NASA's Hubble Is Back and the View Is Spectacular

1 of 7

NASA's Hubble Is Back and the View Is Spectacular

2 of 7

NGC 6302

What resemble dainty butterfly wings are actually roiling cauldrons of gas heated to more than 36,000 degrees Fahrenheit. The gas is tearing across space at more than 600,000 miles an hour—fast enough to travel from Earth to the moon in 24 minutes.

3 of 7

Carina Nebula

These two images of a huge pillar of star birth demonstrate how observations taken in visible and in infrared light by NASA's Hubble Space Telescope reveal dramatically different and complementary views of an object. The pictures demonstrate the broad wavelength range of the new Wide Field Camera 3 aboard the Hubble telescope.

4 of 7

Omega Centauri

NASA's Hubble Space Telescope snapped this panoramic view of a colorful assortment of 100,000 stars residing in the crowded core of a giant star cluster. The image reveals a small region inside the massive globular cluster Omega Centauri, which boasts nearly 10 million stars.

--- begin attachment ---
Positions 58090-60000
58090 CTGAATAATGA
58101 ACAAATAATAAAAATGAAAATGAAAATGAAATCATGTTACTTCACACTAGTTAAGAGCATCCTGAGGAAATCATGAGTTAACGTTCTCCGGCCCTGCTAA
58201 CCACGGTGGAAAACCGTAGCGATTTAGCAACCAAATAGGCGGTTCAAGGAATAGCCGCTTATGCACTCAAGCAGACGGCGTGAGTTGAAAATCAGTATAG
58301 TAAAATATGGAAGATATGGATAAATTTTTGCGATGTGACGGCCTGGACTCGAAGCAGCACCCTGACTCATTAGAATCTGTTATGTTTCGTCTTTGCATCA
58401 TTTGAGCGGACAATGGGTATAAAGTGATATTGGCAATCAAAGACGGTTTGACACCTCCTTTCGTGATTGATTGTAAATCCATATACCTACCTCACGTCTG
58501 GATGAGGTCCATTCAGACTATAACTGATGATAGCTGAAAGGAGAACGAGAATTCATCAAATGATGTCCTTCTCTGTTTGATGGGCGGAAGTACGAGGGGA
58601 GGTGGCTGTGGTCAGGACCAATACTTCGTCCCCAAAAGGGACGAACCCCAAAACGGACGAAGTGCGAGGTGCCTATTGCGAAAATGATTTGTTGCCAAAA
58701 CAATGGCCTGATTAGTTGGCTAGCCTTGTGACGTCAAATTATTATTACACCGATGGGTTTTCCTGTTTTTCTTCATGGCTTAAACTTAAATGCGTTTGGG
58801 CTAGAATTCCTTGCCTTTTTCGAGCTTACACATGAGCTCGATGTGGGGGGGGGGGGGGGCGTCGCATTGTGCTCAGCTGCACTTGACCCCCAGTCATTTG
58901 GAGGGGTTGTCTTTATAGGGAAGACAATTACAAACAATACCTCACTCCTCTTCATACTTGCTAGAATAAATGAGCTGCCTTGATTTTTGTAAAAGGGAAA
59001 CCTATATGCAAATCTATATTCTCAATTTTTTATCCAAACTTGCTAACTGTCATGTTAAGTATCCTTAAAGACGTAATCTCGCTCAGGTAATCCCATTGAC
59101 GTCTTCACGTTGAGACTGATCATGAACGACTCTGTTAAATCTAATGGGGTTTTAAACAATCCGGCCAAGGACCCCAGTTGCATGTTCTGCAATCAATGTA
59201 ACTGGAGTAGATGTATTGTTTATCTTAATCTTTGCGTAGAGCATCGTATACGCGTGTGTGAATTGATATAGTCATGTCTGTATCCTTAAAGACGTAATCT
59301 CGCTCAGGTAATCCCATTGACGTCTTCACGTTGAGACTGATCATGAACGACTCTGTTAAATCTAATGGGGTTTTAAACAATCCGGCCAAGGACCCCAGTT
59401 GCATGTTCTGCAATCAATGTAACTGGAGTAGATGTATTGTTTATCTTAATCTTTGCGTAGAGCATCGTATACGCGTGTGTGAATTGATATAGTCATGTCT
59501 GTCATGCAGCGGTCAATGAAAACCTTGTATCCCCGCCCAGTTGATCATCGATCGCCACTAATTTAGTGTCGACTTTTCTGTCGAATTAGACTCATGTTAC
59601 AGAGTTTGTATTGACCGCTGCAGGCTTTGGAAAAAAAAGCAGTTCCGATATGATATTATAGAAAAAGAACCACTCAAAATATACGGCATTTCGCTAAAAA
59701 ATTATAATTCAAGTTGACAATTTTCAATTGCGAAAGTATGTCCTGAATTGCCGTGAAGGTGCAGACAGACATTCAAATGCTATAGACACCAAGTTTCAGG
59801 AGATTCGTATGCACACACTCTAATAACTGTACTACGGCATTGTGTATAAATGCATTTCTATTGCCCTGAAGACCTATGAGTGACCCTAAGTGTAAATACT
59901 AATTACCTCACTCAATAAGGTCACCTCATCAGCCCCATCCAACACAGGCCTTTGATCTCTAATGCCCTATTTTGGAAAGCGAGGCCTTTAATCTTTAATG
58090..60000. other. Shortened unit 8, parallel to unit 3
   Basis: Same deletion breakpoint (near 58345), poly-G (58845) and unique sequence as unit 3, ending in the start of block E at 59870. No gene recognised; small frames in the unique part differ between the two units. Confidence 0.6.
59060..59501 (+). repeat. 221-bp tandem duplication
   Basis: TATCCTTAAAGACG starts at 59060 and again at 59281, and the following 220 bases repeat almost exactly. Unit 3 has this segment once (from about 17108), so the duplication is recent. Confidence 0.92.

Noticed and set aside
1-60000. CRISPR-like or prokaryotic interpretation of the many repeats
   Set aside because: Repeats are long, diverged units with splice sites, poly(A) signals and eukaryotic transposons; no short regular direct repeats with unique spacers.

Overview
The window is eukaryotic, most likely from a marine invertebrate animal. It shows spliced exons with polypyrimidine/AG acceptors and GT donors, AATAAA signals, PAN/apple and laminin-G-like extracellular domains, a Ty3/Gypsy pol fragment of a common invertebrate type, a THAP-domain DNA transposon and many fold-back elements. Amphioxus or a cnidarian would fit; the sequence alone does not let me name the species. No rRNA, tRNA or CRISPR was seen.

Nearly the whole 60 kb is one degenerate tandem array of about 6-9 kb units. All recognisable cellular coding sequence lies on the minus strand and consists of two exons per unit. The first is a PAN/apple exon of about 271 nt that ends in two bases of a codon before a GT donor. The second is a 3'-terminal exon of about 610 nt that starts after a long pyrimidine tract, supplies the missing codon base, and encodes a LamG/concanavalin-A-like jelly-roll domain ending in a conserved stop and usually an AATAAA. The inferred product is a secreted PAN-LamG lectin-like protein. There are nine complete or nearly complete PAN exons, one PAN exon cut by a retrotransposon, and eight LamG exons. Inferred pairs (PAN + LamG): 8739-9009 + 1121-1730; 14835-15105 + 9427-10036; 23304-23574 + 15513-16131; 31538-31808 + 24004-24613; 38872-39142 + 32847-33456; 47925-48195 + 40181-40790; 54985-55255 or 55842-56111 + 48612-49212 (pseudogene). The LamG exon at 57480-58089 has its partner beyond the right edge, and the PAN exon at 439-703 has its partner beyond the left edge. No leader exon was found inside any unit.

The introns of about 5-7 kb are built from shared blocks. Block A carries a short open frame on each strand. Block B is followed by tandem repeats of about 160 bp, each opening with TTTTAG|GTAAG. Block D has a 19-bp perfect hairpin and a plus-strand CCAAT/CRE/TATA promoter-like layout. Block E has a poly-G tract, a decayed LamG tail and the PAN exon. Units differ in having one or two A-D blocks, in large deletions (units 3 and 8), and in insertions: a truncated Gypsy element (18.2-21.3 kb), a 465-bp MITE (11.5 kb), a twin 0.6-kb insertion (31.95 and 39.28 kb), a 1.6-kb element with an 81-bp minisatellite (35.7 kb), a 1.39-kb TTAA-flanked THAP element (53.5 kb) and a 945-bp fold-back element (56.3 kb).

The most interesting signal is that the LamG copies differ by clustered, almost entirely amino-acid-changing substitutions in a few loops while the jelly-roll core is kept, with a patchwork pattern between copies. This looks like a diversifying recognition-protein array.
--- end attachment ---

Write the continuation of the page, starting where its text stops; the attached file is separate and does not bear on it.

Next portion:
5 of 7

Stephens Quintet

A clash among members of a famous galaxy quintet reveals an assortment of stars across a wide color range, from young, blue stars to aging, red stars. This portrait of Stephan's Quintet, also known as Hickson Compact Group 92, was taken by the new Wide Field Camera 3 aboard NASA's Hubble Space Telescope.

6 of 7

Abell 370

Abell 370 is one of the very first galaxy clusters where astronomers observed the phenomenon of gravitational lensing, where the warping of space by the cluster's gravitational field distorts the light from galaxies lying far behind it. Hubble has peered nearly five billion light-years away to resolve intricate details in the galaxy cluster.

7 of 7

NGC 6217

The barred spiral galaxy NGC 6217 was photographed on June 13 and July 8, 2009, as part of the initial testing and calibration of Hubble's Advanced Camera for Surveys. The galaxy lies 6 million light-years away in the north circumpolar constellation Ursa Major.